Taco rack (photo from Amazon.com). When it was just Paul and me, it wasn’t a big deal to balance the shells on a tray in that interlocking way that keeps them from cooking themselves closed. Now that we heat more than an entire package of shells at a meal, this thing saves us a great deal of frustration. It took me a long time to buy it because it seems really overpriced—but it’s been well worth it. AND, the four pieces of metal come apart, so it hardly takes up any storage space at all (I slide ours under the boxes of crackers in the cupboard).
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11 Gift ideas for Father’s Day

Categories: Crafts and activities, Electronics, Fashion, Fun stuff for grown-ups, Gifts, Guys, Holiday, Toys

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Last year I suggested we get together a list of what we’d resorted to for Father’s Day presents, so that THIS year we’d have more ideas to consider.

I continue to recommend the Click ‘n’ Dig Wireless Remote Finder (photo from Amazon.com). We’ve had it a year, and Paul still says “Best. gift. ever.” about twice a week. One of the four sensor thingies broke after being dropped one (1) million times, but we still had a spare so we just replaced it. We keep the remote itself nailed to the wall so it can’t get lost. If we broke another of the little sensor thingies, I would buy another set without even thinking about it.

Last year, Alicia mentioned getting a travel coffee press/mug (photo from Amazon.com) with fancy coffee, for good coffee at the office or on business trips.
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Long car trips: toys and other entertainments

Categories: Electronics, Entertainment, Managing stress, Toys, Travel

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My friend Heather is moving across the entire country with children aged almost-3 and almost-5. If I were her I would say that as “ages 2 and 4,” to maximize the Pity Factor.

She is looking for ideas to keep the children entertained on the trip. If your first suggestion is “NO DON’T DO IT AT ALL! Fly instead!! With the children in animal crates!!” you can save your breath because I already tried it. They will be in the car at least six days, and that is final.

I suggest we see if we can make this easier for her in any way. Donations of prescription medications would be excellent too, but I was thinking more along the lines of travel tips and toy ideas.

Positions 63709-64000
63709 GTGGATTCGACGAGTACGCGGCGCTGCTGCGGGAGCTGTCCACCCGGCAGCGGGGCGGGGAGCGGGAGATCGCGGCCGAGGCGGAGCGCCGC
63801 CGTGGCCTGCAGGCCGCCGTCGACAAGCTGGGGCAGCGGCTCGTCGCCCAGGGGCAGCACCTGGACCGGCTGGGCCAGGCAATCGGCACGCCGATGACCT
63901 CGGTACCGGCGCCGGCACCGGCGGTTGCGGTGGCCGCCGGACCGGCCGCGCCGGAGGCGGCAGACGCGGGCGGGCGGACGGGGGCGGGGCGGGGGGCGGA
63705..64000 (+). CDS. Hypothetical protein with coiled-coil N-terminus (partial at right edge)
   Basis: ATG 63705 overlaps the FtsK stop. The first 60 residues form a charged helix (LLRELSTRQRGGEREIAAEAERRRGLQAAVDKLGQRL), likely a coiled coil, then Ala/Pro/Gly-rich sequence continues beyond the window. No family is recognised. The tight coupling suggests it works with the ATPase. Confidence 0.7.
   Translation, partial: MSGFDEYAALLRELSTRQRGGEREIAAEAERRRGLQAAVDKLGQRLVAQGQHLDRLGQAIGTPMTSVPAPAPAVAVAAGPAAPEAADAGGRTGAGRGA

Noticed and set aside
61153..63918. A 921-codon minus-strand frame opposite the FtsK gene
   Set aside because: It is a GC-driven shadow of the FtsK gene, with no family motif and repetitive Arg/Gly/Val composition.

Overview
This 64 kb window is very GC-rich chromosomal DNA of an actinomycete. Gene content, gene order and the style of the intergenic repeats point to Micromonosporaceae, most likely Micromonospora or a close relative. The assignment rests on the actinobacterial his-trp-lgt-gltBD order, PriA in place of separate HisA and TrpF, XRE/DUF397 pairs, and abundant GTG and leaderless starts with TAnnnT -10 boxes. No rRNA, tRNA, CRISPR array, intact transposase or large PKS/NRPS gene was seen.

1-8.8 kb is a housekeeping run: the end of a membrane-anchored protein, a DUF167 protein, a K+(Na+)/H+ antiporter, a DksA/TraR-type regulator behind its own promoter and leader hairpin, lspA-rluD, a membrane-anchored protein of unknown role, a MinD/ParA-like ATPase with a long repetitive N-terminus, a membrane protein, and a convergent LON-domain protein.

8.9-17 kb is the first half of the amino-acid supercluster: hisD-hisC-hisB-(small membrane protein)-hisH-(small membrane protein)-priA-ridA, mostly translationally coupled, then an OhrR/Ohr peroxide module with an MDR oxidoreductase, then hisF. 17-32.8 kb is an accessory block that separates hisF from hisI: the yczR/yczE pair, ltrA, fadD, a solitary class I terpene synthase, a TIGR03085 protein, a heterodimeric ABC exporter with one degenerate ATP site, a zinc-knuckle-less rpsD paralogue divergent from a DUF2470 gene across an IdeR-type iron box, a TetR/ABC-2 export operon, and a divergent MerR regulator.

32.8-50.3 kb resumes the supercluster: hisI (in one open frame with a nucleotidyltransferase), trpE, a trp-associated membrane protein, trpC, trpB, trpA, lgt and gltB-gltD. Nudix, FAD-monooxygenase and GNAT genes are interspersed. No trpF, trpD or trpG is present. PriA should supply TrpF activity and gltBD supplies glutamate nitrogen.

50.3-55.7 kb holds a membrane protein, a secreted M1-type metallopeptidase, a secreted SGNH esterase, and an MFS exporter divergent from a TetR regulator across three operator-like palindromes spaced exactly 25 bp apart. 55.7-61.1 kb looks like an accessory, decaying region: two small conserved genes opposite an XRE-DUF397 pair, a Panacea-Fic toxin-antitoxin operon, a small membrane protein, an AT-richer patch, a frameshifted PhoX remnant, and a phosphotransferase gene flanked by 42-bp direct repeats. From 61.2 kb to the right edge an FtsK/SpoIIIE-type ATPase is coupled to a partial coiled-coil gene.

My tip, based on taking two much-shorter trips (1.5-days in the car each trip) with a 2-year-old and a newborn, is to plan to stop at places that have a play area or a grassy run-around area, and include in estimated trip time the amount of time it would take for the kids to run/play/climb for 15 minutes or so at each stop. Plus assume triple the number of stops needed with adults. This makes the entire trip take much, much longer.

My second tip is to save some stuff aside and not bring out everything on the first day of travel, or else the children will play frantically with all the toys on the first day and be bored for the rest of the trip. (This is a pointless tip, because if it were me, I’d be desperate enough on the first day to bring out anything, ANYTHING I had.)

Now for things to buy:

1. Fresh TV/movies. Heather tells me that they already have a DVD player for the car, so I suggest buying several new DVDs. …This doesn’t seem like it’s brilliant enough to suggest, but that didn’t stop me from suggesting the kids could run around at rest stops. Blue’s Clues (photo from Amazon.com) is one of the ones I got for the just-turned-2-year-old on my own trip, so it may be too young for the 2- and 4-year-olds—but anything, ANYTHING they would like that wouldn’t be intolerable for the adults.

2. Water-drawing thingie. The H-2 Whoa is the one we had. It’s two-sided, so by the time you finish drawing on the second side, the first side is mostly dry and ready to use again. But if I were buying now, I’d buy the travel-sized Aqua Doodle (photo from Amazon.com). (In fact, I DID buy it, and we still keep it in our car. I like it less because it has pre-printed rainbows/grass on it, which can kind of ruin an outer space drawing. But it IS more sensibly compact.)